Falling Skies season 2 episode 5 review: Love And Other Acts Of Courage

Falling Skies experiences a slight dip in quality with an episode that sets the stage for events to come. Here's Ron's review...

This review contains spoilers.

2.5 Love and Other Acts of Courage.

This episode of Falling Skies postulates an interesting theory for the new universe post-alien invasion. As we all know, there are three types of alien invaders: skitters, mechs, and overlords. The thought has been that they are three variations on the same species, or three different alien species working to the same end. However, as we have discovered this week, that might not be the case. For example, the Red Eye skitter that I have been assuming to be this season’s bad guy (and everyone has been assuming, from what I can tell), may not be all that bad. He might just be misunderstood.

That is, if you can believe what happens in this week’s episode.

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Tom and the 2nd Mass hear the sounds of gunfire in the city on their way to Charleston, and they leave Cam to go and render aid to the resistance group they feel is currently in a firefight. When they get to where the fighting was, they don’t find dead humans. Instead, they find dead skitters and destroyed mechs, and the dead skitters have the sort of wounds that come from mech fire. In the midst of the rubble and under one of the bodies, the 2nd Mass group finds an old friend: Rick (Daniyah Ysrayl). That’s right, guys and dolls, he’s NOT dead and he’s STILL on the East Coast.

According to Rick, Ben is in trouble. Tom and the crew go running into another bombed-out industrial wreck to come across Ben and Red Eye the skitter, just hanging out. Rather than looking to draw blood, Red Eye wants to talk team-up. As it turns out, the skitters—like Ben, Rick, and the other children—aren’t working with the overlords of their own volition. They’re harnessed and forced into servitude, much like we were. All that is to say, they seem to think that the human resistance is the clue to their own resistance to the overlords.

This is a pretty fascinating idea kind of hidden in an average episode. There’s the Hal and Maggie budding love affair, Weaver being crotchety, and Dr. Glass needing supplies (and sending valuable manpower out to raid a somehow untouched hospital facility), but the interesting thing is the division among alien warmongers. If we’re harnessed and the skitters are harnessed (with what they call kemlochs), then why wouldn’t we be able to work together? Aside from the fact that you can’t really trust the motivation of the skitters or the harnessed kids that can talk to them, that is. Hence, when the skitter kill team (that Red Eye warned them about) heads in their direction, Weaver wants to shoot it immediately and leave. Of course, that doesn’t happen, because we can’t lose our alien version of Pope just yet.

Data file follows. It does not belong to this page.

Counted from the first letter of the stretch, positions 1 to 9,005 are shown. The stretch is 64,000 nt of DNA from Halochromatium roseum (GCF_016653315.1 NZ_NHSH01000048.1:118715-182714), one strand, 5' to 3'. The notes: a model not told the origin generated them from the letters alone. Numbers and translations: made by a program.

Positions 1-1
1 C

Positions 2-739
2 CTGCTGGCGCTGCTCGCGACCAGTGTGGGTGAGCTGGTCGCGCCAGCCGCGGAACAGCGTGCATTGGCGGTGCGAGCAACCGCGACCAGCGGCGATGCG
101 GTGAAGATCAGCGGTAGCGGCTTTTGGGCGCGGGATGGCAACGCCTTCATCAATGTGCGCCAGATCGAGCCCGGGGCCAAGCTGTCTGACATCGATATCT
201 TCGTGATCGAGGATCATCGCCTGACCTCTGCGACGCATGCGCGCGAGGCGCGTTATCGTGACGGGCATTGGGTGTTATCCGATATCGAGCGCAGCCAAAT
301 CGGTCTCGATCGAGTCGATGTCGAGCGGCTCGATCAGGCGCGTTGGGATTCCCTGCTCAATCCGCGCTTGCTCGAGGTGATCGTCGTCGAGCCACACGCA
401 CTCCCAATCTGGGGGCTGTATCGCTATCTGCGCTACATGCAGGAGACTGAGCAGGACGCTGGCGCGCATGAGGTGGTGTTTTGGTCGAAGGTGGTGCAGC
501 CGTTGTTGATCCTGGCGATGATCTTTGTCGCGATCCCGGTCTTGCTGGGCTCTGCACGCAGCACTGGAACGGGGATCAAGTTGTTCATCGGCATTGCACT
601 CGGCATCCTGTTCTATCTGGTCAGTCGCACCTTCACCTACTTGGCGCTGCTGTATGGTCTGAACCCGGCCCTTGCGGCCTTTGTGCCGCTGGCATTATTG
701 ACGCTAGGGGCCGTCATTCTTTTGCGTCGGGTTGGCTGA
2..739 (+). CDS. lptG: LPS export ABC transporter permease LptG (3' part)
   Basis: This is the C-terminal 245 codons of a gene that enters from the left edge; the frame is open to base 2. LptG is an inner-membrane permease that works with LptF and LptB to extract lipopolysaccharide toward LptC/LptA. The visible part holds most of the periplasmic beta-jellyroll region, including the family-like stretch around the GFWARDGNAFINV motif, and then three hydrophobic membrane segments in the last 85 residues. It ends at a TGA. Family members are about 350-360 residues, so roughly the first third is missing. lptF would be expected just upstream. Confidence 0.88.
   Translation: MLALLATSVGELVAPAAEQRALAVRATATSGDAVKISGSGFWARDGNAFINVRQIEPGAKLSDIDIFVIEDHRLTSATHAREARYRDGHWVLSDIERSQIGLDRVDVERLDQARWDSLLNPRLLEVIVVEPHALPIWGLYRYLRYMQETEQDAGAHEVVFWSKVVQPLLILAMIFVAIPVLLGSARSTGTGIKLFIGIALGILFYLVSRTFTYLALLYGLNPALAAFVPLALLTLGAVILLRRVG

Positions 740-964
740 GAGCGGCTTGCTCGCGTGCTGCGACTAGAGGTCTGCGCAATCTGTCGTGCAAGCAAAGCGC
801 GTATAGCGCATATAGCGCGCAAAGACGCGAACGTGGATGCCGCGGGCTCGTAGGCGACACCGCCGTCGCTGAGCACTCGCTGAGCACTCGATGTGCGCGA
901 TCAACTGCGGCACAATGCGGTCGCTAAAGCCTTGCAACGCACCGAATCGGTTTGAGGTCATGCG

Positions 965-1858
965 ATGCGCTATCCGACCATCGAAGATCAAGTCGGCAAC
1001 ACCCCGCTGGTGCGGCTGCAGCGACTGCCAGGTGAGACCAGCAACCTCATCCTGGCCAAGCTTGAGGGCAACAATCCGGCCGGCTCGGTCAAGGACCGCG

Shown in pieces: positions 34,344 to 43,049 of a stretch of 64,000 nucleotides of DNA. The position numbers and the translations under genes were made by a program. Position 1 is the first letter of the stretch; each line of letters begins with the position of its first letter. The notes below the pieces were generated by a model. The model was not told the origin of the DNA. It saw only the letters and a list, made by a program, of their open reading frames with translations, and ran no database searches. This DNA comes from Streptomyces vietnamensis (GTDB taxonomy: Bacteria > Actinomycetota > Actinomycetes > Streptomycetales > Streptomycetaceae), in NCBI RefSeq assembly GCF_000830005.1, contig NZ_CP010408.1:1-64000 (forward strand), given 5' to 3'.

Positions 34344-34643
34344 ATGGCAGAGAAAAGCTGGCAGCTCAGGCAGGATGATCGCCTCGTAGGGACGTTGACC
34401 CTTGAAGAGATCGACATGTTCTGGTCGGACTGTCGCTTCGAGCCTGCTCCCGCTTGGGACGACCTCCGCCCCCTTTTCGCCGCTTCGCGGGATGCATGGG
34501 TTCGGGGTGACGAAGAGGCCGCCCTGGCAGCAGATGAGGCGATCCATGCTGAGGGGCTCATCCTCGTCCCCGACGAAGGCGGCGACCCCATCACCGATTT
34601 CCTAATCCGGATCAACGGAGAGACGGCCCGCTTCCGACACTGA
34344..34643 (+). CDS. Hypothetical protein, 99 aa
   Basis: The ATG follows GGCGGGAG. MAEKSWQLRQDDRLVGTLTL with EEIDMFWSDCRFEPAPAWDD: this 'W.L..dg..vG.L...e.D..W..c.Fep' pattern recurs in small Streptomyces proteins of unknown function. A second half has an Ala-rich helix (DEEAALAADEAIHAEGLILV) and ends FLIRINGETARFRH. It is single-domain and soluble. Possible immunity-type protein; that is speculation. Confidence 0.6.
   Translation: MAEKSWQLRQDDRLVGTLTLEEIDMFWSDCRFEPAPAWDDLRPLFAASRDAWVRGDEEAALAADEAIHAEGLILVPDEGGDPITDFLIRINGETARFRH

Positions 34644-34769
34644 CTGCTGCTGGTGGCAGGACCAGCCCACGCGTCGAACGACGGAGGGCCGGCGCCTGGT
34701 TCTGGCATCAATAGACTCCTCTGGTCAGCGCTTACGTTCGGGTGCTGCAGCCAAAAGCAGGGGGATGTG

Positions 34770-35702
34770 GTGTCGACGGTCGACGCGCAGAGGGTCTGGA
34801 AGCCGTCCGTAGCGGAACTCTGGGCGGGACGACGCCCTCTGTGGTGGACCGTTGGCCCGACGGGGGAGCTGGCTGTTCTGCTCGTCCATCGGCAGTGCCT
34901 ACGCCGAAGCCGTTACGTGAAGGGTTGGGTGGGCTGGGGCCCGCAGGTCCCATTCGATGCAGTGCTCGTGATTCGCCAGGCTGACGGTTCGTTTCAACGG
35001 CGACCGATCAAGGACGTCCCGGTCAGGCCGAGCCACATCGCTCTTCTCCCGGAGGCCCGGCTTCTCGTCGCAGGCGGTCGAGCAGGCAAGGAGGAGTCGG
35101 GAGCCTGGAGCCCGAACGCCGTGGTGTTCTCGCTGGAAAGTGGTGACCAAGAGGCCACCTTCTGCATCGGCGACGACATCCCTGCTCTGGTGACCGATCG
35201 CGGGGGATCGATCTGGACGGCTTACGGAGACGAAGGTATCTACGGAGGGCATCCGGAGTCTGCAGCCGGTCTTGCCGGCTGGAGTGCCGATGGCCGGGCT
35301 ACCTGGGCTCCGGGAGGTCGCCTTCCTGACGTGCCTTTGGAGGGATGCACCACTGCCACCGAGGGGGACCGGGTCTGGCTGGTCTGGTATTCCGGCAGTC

I have to admit, the Hal/Maggie thing doesn’t quite work. The actors are good, and their performances are good, but for whatever reason, I’m not invested in their relationship in the sense that I root for, say, Anne and Tom. It seems unnatural for those two to have delayed their relationship so long. I’m sure they’re being cautious, given Maggie’s previous history and Hal’s eagerness, but they’ve known one another for a long time in storyline terms at this point. Shouldn’t they have paired off by now? Even Jamil and Lourdes have got together, and Jamil wasn’t introduced until after the first season! I can’t blame writer Joseph Weisberg for this, since this is an issue the show has had for quite some time with its relationships in general. Still, at least Hal and Maggie seem to be progressing, and given her traumatic history with Pope, it’s understandable that they take things slow. It’s kind of frustrating though, since the viewers all know where they’ll end up and their bonding scenes seem a bit out of place considering it’s a little too meet-cute in a gritty sci-fi show about aliens.

Still, it’s not terrible, just kind of a let-down after the last few weeks. Veteran director John Dahl (a ton of TV, Joy Ride, and Rounders) does his best, but he doesn’t have any good long shots to work in or any way to really show off. The script just doesn’t seem to be there for it this week. It’s not as if the writing was awful, it’s just that it was kind of a set-up show for later in the season. There are some interesting ideas set up in this episode, but it remains to be seen how they’ll execute it or where it will end up going. If they’re willing to give the show more teeth, it can end up being a real step in the right direction.

Read Ron’s review of last week’s episode, Young Bloods, here.

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US Correspondent Ron Hogan wonders what the show has in mind for Pope when he and Anthony return. This is two weeks sans Pope, and that’s two weeks too long. Find more by Ron daily at Shaktronics and PopFi.

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